7. There is only one other question at issue between the plaintiff and the defendant in this Appeal. The plaintiff has claimed from the defendant possession of half of the site of a ruined house and the value of the materials of that house which have been removed by the defendant. The defendant admits that he has removed these materials and that their value is Rs. 20, The defendant's case is that this house was only held by Durjansal Singh as an occupancy tenant and that his rights in it came to an end at his death, and that one half of the site of the house is included in his (the defendant's) mahal. The trial Judge has found that this is not the case, and the evidence on which he has relied appears to us to be satisfactory. He has, therefore, ordered the defendant to surrender the half of the site which he claims and to pay Rs. 20 damages to the plaintiff. The appeal should be dismissed with costs.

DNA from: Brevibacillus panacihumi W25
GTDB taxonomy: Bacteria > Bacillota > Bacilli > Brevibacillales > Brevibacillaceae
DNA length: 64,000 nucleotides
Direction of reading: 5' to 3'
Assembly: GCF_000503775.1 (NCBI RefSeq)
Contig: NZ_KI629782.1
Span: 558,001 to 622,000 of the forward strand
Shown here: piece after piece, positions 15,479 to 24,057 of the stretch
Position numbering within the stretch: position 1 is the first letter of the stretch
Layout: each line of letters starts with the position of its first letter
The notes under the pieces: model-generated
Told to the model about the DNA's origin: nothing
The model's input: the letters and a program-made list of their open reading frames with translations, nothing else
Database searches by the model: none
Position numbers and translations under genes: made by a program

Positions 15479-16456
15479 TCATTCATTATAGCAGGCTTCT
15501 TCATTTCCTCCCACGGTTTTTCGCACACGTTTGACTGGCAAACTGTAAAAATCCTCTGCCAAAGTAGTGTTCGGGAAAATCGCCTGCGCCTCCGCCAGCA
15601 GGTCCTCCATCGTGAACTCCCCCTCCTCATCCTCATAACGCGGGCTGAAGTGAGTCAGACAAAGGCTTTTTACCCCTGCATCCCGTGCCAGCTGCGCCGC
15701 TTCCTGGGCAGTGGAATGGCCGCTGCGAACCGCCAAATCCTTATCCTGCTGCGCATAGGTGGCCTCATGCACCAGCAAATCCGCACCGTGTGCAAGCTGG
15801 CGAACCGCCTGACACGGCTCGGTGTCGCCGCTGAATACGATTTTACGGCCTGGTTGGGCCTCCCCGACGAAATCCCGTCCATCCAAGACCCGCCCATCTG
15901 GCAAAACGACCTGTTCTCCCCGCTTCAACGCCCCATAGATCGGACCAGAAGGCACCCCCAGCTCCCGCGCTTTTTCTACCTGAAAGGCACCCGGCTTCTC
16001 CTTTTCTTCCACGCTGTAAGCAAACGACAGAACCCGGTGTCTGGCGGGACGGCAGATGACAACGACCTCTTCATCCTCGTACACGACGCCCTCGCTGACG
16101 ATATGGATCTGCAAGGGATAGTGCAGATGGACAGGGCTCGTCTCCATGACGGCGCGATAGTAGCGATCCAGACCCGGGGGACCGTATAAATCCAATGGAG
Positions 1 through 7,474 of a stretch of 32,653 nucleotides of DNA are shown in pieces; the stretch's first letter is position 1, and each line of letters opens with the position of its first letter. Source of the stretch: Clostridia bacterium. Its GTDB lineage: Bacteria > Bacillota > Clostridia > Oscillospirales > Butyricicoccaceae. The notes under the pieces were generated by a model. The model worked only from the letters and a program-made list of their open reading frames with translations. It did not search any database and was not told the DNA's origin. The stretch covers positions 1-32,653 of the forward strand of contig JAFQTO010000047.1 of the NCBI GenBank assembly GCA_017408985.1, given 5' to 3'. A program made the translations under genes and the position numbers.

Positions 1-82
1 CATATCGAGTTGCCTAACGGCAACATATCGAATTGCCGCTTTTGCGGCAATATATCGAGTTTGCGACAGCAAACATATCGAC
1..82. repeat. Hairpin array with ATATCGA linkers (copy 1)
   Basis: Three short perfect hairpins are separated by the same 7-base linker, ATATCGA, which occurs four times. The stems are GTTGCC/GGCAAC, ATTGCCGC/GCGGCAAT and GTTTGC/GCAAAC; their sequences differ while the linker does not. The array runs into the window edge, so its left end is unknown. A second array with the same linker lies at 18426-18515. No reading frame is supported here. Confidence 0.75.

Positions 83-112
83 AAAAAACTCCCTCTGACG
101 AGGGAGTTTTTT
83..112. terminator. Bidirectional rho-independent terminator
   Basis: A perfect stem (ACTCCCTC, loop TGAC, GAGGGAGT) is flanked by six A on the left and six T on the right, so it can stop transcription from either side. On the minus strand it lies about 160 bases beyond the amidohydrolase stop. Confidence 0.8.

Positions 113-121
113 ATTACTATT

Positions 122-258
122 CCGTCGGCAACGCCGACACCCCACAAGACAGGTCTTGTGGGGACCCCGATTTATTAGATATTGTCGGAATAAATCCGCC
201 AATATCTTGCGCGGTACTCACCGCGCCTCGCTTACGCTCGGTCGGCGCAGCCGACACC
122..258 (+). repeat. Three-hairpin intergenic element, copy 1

Sulaiman, Ag. C.J.

8. I have read the judgment of my learned brother who referred to the various authorities. I concur in his view, and would only like to add a few words on the scheme laid down in the Mitakshara determining the order of succession.

8. In part 2, Chap. 2, Section 1, p. 1., it is stated that the order of succession among all on failure of them, is next declared. The passage of Yajnyawalkya gives the order:

Brothers likewise and their sons.... On failure of the first among these, the next in order is indeed heir to the estate.

9. It is thus clear that brothers' sons come in only on failure of brothers. This is made fully clear in Section 4, ps. 7 and 8, which provides that

on failure of brothers also, their sons share the heritage.... In case of competition between brothers and nephews, the nephews have no title to the succession; for their right of inheritance is declared to be on failure of brothers.